There are lots of funeral homes in Metairie, LA and the rest of the USA, but where did they come from? Most people are unaware of America’s rich funeral home history, but it’s actually quite fascinating. It starts in a very interesting place. Almost everyone stayed close to home before the mid 1800s, so when they died their bodies could be displayed in the family parlor until it was time for burial.
Since there wasn’t any delay from death to display to burial, the bodies didn’t need any sort of preservation. In fact, this tradition of hosting funerals in the home’s parlor is where the term “funeral parlor comes from.” This all changed in 1865 when President Lincoln was assassinated.
Due to his nearly nationwide popularity, heads of state decided to bring his body on a national funeral procession.
Since this trip took several weeks, his body had to be embalmed to slow decomposition. After seeing President Lincoln be embalmed, people all across the USA decided embalming was a good idea. With embalming popularity growing, people were given the opportunity to expand their funeral traditions outside the home. Bodies were more easily transported and displayed, so funerals could be held later after death allowing for more people to attend. Since more people attended, it was easier to host the service in a neutral place.
The Bucktrout family in Virginia witnessed a growing need for places to host funerals and rose to the occasion. Originally coffin and cabinet manufacturers, this family expanded their business to include funeral home services, just like those we have today. The Bucktrout family opened America’s first modern funeral home. Funeral homes were labeled as such because undertakers, or funeral directors as we now call them, usually operated their business out of their home.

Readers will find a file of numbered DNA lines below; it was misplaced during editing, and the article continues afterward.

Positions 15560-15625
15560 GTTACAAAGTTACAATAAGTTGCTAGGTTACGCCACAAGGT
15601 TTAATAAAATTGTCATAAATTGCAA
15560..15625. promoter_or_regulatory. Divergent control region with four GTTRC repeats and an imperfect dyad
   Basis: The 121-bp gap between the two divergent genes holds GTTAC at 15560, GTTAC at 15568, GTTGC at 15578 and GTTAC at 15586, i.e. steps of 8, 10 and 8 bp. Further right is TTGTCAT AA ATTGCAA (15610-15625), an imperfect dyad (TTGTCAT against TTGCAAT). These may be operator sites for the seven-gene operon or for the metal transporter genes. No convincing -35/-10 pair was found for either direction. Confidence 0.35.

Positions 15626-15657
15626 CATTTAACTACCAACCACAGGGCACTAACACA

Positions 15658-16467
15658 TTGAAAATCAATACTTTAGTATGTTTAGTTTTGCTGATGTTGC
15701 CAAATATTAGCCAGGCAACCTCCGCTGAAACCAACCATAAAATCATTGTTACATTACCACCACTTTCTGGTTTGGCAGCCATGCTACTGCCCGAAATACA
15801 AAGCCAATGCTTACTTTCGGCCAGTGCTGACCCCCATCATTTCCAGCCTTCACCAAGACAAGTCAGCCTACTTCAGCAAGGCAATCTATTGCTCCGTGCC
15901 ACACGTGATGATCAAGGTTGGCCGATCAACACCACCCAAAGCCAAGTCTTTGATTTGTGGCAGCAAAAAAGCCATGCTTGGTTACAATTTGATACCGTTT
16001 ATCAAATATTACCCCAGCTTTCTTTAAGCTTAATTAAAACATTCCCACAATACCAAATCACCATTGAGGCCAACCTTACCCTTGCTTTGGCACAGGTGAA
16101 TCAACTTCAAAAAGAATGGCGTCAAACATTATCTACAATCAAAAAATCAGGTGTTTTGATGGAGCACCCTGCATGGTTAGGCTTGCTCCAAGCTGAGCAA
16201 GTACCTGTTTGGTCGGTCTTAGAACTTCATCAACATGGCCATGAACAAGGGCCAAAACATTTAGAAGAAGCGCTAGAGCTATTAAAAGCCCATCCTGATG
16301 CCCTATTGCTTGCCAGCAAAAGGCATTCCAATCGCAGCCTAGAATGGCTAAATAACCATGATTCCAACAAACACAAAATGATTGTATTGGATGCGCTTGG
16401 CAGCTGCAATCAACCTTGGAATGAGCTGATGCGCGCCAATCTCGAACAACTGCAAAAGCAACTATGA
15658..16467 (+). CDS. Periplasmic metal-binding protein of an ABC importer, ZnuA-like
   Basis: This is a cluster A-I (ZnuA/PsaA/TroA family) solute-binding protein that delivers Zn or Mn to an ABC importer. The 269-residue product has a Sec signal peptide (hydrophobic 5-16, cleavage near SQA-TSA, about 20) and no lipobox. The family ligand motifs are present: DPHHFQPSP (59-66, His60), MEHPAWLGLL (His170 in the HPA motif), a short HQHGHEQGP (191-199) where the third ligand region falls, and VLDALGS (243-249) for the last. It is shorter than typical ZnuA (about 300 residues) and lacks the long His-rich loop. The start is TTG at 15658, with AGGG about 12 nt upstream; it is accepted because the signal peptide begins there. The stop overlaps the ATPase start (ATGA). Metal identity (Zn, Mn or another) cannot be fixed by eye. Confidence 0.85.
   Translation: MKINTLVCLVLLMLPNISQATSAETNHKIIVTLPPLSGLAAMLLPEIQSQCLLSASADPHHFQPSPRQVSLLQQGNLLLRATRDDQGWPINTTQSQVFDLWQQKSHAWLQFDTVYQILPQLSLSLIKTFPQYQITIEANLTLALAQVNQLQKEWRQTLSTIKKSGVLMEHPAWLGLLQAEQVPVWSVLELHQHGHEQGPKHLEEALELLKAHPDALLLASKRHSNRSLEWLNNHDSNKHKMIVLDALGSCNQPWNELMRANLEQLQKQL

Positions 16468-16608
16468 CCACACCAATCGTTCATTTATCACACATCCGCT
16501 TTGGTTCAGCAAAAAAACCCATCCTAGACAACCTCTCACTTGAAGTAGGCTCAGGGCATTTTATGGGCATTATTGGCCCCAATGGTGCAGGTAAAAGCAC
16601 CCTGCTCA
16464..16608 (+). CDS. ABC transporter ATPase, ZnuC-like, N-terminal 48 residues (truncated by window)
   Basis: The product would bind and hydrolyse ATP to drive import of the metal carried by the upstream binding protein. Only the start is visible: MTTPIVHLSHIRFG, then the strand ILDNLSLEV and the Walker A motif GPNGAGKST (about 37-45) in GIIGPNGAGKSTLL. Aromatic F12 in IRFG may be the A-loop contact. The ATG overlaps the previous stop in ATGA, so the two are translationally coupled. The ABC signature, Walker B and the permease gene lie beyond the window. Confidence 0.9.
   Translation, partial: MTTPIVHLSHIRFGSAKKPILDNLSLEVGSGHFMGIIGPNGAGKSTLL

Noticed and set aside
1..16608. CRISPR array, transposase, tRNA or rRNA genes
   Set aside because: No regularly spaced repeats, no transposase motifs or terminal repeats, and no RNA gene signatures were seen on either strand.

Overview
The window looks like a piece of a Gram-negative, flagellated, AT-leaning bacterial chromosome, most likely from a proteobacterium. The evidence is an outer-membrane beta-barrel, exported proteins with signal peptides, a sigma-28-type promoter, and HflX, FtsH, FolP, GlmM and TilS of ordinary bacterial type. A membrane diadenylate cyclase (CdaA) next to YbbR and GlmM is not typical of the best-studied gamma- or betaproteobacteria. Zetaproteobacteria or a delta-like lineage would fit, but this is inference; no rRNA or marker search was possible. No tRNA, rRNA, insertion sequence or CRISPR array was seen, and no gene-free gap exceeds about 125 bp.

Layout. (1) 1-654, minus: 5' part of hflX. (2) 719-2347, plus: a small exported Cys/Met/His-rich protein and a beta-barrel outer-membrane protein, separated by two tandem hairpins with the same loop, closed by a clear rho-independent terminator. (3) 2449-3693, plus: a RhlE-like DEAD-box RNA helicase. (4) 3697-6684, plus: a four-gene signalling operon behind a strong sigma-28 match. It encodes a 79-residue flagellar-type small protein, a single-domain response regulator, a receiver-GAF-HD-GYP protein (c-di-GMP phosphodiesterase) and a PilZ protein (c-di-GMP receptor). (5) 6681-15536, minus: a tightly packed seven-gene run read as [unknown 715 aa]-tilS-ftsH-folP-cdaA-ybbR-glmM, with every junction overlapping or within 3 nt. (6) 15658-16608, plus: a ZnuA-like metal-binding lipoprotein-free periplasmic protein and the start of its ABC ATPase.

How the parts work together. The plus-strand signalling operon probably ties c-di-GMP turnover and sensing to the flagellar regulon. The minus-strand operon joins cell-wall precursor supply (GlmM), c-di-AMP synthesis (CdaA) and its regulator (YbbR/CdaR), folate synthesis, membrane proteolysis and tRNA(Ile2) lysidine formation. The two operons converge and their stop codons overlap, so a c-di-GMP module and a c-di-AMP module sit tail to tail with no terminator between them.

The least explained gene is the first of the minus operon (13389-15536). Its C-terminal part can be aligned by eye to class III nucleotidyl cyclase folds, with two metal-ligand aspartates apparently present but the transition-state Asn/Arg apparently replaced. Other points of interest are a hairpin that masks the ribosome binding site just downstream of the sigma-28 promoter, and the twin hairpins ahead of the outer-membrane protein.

The 1900s saw even more growth in the funeral home business. This large expansion called for formal training for funeral directors in order to streamline the business model and help the businesses grow by changing the conversation. The National Funeral Directors Association was formed in the early 1900s to help consumers view the members as professionals.
Coffin makers, florists, life insurance agencies and other connected fields also blossomed, helping funeral homes become what they are today. By 1920, there were around 24,469 funeral homes in the United States, showing a 100% growth in less than 80 years. Like many other United States institutions, funeral homes grew out of Christian roots. Immigration laws began to relax in the 1960s, and other cultures slowly became more accepted. This influx of new beliefs created a market for funerals, and once again funeral homes stepped up. They began offering services for other ethnic and religious groups from Vietnamese and Eastern European to Buddhism and Hinduism.
Jacob Schoen & Son Funeral Home is honored to be a part of this grand funeral home tradition. We are a Metairie, LA funeral home that offers many services designed to help in times of loss. Call us today to learn more.